Raspberry Pi Pico W

By Ben Everard. Posted

There's a new Raspberry Pi board out today, the Pico W. As the name suggests, this is a Pico with added wireless networking. at just $6, this brings everything from Pico (it's pin-compatible with the original version), and adds on a CYW43439 wireless networking chip.

We've been testing this out for a few weeks we'll be showing off some great projects in HackSpace mag issue 57 (subscribe now to make sure you don't miss out: hsmag.cc/subscribe).

To give you a taste of what we've been doing, here's a wifi-controlled buggy.

We've based it on the Kitronik Autonomous Robot platform for Pico (https://kitronik.co.uk/collections/robotics/products/5335-autonomous-robotics-platform-for-pico). Since Pico W is pin-compatible with Pico, we can just drop in a Pico W instead.

Pico W in the robot buggy

We're programmed this in MicroPython. While there's a separate version of MicroPython available for Pico W, the same code should run on both.

Let's take a look at what code we need to get the buggy moving:

import network
import socket
import time
from machine import Pin
from secrets import secrets
from PicoAutonomousRobotics import KitronikPicoRobotBuggy

print("starting buggy")
buggy = KitronikPicoRobotBuggy()
print("started buggy")

buggy.setLED(0, buggy.YELLOW)

ssid = secrets['ssid']
password = secrets['password']

print("starting connection")
wlan = network.WLAN(network.STA_IF)

buggy.setLED(1, buggy.YELLOW)


buggy.setLED(2, buggy.YELLOW)

print("connecting ...")
wlan.connect(ssid, password)

buggy.setLED(3, buggy.YELLOW)

# Wait for connect or fail

wait = 10
while wait > 0:
    if wlan.status() < 0 or wlan.status() >= 3:
    wait -= 1
    if (wait % 2 == 0):
        buggy.setLED(0, buggy.BLUE)
        buggy.setLED(0, buggy.RED)
    print('waiting for connection...')

# Handle connection error
if wlan.status() != 3:
    raise RuntimeError('wifi connection failed')
    buggy.setLED(0, buggy.GREEN)
    buggy.setLED(1, buggy.GREEN)
    buggy.setLED(2, buggy.GREEN)
    buggy.setLED(3, buggy.GREEN)
status = wlan.ifconfig()
print( 'ip = ' + status[0] )

response = """<!DOCTYPE html>
<head> <title>Pico W</title> </head>
<body> <h1>Pico W</h1>
<p><a href="/buggy/forward">forward</a><br>
<a href="/buggy/left">left</a></br>
<a href="/buggy/right">right</a></p>
<h2> The next object in front is at %s</h2>

addr = socket.getaddrinfo('', 80)[0][-1]

s = socket.socket()

print('listening on', addr)

def check_and_move(request, find_str, buggy, left_motor, right_motor):
    request = str(request)
    if (request.find(find_str) == 6):

# Listen for connections
while True:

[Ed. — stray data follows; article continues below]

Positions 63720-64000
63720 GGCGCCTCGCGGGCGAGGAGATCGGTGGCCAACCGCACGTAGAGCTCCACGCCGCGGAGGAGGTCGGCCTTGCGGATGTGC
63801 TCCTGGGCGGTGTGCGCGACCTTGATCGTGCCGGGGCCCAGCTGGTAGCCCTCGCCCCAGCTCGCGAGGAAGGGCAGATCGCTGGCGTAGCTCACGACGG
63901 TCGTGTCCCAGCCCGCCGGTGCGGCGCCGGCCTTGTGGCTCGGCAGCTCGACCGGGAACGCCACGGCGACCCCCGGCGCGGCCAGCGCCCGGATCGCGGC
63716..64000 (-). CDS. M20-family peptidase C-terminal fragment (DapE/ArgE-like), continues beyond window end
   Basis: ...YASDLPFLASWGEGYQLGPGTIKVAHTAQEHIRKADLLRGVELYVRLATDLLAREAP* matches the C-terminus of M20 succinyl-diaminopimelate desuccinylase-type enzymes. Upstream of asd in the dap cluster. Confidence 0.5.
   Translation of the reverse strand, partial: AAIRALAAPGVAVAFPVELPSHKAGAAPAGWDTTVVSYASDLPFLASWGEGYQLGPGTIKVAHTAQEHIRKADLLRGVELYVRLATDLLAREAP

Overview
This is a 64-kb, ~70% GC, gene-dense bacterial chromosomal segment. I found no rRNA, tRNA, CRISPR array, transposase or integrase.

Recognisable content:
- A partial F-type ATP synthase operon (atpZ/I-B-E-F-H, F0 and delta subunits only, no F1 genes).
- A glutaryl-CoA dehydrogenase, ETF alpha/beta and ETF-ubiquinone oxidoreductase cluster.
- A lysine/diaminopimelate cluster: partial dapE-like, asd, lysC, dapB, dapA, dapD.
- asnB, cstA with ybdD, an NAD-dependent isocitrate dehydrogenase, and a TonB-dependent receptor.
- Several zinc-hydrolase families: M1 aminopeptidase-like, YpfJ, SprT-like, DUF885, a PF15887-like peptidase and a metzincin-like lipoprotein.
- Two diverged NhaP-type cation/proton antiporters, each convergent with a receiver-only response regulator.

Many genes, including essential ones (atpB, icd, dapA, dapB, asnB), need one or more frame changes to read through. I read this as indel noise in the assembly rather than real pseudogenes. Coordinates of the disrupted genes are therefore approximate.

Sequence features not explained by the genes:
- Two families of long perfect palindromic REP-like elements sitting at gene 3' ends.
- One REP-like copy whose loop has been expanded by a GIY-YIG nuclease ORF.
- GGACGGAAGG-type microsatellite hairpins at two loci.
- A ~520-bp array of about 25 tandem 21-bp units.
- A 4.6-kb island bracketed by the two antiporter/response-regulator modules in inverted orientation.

cl, addr = s.accept()
        print('client connected from', addr)
        request = cl.recv(1024)

        request = str(request)
        check_and_move(request, '/buggy/forward', buggy, 100,100)
        check_and_move(request, '/buggy/left', buggy, 100,0)
        check_and_move(request, '/buggy/right', buggy, 0,100)

        cl.send('HTTP/1.0 200 OK\r\nContent-type: text/html\r\n\r\n')
        cl.send(response % str(buggy.getDistance("f")))

    except OSError as e:
        print('connection closed')

There are a few things going on. First, we use the networking module the connect to the network. We've used a secrets.py file to hold the networking information. This should be called secrets.py and saved to the MicroPython device, and contain the following:

secrets = {
    'ssid' : 'your-ssid-here',
    'password' : 'your-password-here',

Once we're connected to the network, we use the sockets module to listen on tcp port 80. This is the port that web servers listen on. When a web browser connects, it makes a HTTP request on this port (see here for more details: https://en.wikipedia.org/wiki/Hypertext_Transfer_Protocol).

This HTTP request contains quite a bit of information that the server can use to supply the data, but most critically, it contains a location, and this should be in position 6 in the request.

if you run this code, you should see the IP address of the Pico W appear in the serial monitor. In our case is was, but yours will probably be different. You can now put that IP address into a web browser to connect to your Pico W.

Our robot's web page

We use the check_and_move function to check if a what location the browser has requested. Specifically if it's /buggy/forward, /buggy/left or buggy/right. If it's one of these, then our code turns the appropriate motors on for one second.

Finally, we always respond with the same HTML file. This contains links to the forward, left and right locations. If the user clicks on these, then the buggy will move in that direction. There's also information from the on-board ultrasonic distance sensor on how much space there is in front.

That's all there is to getting our little wireless buggy working with it's own built-in HTTP server. We'll have more information on getting started with this project as well as some other great Pico W projects in HackSpace magazine issue 57. Subscribe today to be sure to get yours at https://hsmag.cc/subscribe


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